Working Toward the Store

| 5/1/2009 6:05:00 PM

Becky, Andy, and EllyMany things must happen in order to get up and running with our farm fresh milk. First, the cow. As you well know, Charlotte has been milking for a week now. Next, you need a place to house the milking equipment and cleaning area. This would be what we call The Milkhouse. You've seen it in photos before; that little building attached to the dairy barn with three windows and a door to the outside. It has sat dormant and decaying for the last 13 years. Dust and junk have piled up while the equipment sat waiting to be either consolidated and torn out or sold to the scrap yard.

When we decided to begin milking again, there was a passive effort to get the barn and milkhouse cleaned up. When Charlotte freshened (gave birth), we kicked it into high gear. Dad got a couple milk equipment specialists in there to look at what needed to be replaced. We were expecting most of it, even the stainless steel bulk tank and milk pipe lines as they had never received a proper wash at the end of the last milking back in 1996.

I won't bore you with the specifics, but suffice it to say that everything but a few rubber hoses, some small wiring and a wash controller were in perfect working order. Everything turned on and did what it was supposed to do! God is Awesome!

Cleaning the Milkhouse

So the only thing we had to do was get in there and clean. I regret to say that I did not capture any before photos, so unless you've been in our milkhouse, you can never truly appreciate how good this looks!

Milkhouse wash area

Above is the wash area and where the milk piping comes in from the barn. In a larger scale operation, the milk would be pumped in to that large glass orb on the left from the highest pipe and then drained into the milk cooler (below). There is a sink and places to hang the milkers and other equipment. Since we are only milking one cow, we don't use the pipelines to pump the milk through them; we only use the suction that they create. The milk is then pumped into an old-fashioned milk can called a Surge Can. It is a completely closed system from cow teat to milk can to bottle. More on that later...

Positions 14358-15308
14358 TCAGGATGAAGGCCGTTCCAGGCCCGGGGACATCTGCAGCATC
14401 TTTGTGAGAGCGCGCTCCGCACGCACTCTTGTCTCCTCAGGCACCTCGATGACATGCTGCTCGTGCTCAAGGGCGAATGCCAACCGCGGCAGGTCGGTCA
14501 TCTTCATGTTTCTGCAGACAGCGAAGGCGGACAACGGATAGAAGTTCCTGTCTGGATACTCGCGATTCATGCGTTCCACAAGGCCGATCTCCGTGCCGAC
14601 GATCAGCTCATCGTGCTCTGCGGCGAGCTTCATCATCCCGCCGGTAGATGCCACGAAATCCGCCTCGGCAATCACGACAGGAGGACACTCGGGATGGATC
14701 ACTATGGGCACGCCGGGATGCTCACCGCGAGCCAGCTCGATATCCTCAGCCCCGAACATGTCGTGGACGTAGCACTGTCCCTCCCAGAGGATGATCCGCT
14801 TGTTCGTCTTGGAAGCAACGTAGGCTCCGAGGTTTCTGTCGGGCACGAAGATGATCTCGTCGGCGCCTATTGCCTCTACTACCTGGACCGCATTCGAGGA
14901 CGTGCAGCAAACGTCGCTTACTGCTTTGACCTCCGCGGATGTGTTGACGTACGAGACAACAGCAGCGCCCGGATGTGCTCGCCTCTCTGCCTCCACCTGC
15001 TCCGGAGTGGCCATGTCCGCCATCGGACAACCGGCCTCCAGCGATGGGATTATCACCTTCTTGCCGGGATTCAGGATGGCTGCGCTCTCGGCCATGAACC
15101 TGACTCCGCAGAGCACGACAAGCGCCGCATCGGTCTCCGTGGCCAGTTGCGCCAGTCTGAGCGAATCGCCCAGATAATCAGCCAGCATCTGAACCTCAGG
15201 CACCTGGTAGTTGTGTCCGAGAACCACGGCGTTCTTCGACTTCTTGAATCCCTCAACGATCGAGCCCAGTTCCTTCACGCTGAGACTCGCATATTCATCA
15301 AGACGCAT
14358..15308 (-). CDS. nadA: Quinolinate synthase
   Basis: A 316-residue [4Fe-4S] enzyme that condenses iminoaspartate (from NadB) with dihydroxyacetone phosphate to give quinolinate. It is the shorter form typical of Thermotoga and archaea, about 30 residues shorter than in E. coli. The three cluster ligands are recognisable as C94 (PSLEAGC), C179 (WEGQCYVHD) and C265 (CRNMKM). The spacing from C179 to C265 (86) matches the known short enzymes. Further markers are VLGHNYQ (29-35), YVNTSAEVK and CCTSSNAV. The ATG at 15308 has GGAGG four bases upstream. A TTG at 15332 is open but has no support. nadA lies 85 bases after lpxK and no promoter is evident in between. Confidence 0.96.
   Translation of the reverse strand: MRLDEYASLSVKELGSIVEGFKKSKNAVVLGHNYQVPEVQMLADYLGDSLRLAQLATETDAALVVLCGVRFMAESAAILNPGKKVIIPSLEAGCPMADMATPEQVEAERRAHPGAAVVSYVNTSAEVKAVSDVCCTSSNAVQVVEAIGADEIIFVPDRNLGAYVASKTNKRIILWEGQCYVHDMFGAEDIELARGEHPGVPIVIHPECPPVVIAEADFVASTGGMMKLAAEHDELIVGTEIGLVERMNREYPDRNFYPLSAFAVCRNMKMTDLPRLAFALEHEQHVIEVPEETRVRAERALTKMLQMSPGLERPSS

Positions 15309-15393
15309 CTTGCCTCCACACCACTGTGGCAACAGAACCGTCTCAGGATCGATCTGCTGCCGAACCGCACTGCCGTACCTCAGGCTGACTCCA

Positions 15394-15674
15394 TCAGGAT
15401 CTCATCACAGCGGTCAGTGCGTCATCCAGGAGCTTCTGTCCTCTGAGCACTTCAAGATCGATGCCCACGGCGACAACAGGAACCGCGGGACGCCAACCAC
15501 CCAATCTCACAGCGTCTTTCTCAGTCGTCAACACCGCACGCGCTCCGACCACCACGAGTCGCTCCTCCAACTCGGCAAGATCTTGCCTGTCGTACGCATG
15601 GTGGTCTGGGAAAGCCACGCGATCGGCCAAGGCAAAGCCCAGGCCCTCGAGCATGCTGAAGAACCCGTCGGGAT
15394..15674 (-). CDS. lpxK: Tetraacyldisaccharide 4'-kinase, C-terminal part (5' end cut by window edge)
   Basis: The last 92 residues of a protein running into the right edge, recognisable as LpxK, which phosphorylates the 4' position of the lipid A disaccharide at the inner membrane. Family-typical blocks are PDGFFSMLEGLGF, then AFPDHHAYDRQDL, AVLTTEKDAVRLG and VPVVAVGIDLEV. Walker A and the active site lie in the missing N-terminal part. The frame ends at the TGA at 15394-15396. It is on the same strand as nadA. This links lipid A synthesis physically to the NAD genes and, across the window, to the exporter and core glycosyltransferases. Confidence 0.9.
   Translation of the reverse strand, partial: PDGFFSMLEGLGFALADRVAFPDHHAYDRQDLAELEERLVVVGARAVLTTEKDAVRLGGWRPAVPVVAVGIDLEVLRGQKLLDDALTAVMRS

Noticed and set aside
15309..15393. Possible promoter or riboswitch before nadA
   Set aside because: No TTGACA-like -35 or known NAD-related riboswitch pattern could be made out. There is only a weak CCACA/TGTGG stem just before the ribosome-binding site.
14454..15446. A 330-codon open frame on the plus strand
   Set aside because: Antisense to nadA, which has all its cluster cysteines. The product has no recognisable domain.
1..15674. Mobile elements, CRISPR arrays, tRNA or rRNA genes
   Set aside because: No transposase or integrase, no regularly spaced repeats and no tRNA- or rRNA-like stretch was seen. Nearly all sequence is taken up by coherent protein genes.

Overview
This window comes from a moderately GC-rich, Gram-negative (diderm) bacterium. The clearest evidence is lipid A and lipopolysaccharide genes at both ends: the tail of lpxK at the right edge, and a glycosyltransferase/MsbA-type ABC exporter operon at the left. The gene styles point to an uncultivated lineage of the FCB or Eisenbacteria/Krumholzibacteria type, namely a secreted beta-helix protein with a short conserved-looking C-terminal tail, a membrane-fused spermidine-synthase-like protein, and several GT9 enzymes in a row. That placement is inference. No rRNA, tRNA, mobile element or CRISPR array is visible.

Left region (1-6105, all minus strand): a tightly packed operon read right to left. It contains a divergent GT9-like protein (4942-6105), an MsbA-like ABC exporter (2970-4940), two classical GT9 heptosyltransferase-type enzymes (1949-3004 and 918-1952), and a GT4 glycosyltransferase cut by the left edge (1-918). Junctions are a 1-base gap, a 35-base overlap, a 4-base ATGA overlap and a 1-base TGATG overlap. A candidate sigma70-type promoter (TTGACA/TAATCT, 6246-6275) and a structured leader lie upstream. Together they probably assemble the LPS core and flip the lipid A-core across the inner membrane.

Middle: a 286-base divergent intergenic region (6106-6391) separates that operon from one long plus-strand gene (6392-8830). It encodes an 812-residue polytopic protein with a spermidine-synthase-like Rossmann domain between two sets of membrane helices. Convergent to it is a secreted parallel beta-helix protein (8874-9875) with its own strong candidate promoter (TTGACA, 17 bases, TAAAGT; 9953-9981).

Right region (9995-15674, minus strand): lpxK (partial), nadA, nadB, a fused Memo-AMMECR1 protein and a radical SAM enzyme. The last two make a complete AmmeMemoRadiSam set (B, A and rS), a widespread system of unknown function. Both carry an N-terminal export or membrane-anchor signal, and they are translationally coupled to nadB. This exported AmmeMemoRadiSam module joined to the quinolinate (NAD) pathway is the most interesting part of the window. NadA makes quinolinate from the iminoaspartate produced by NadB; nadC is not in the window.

Sherry 'Woodswoman'
5/3/2009 1:11:32 PM

Becky & Andy ~ Awesome! Our goal is to open a General Store, so I can relate! I thought you might like to see a local dairy in our neck of the woods. Great post ~ it's apparent a lot of hard work went into this endeavor. Sherry

Live The Good Life with GRIT!

Grit JulAug 2016At GRIT, we have a tradition of respecting the land that sustains rural America. That's why we want you to save money and trees by subscribing to GRIT through our automatic renewal savings plan. By paying now with a credit card, you save an additional $6 and get 6 issues of GRIT for only $16.95 (USA only).

Or, Bill Me Later and send me one year of GRIT for just $22.95!

Facebook Pinterest Instagram YouTube Twitter

Free Product Information Classifieds Newsletters

click me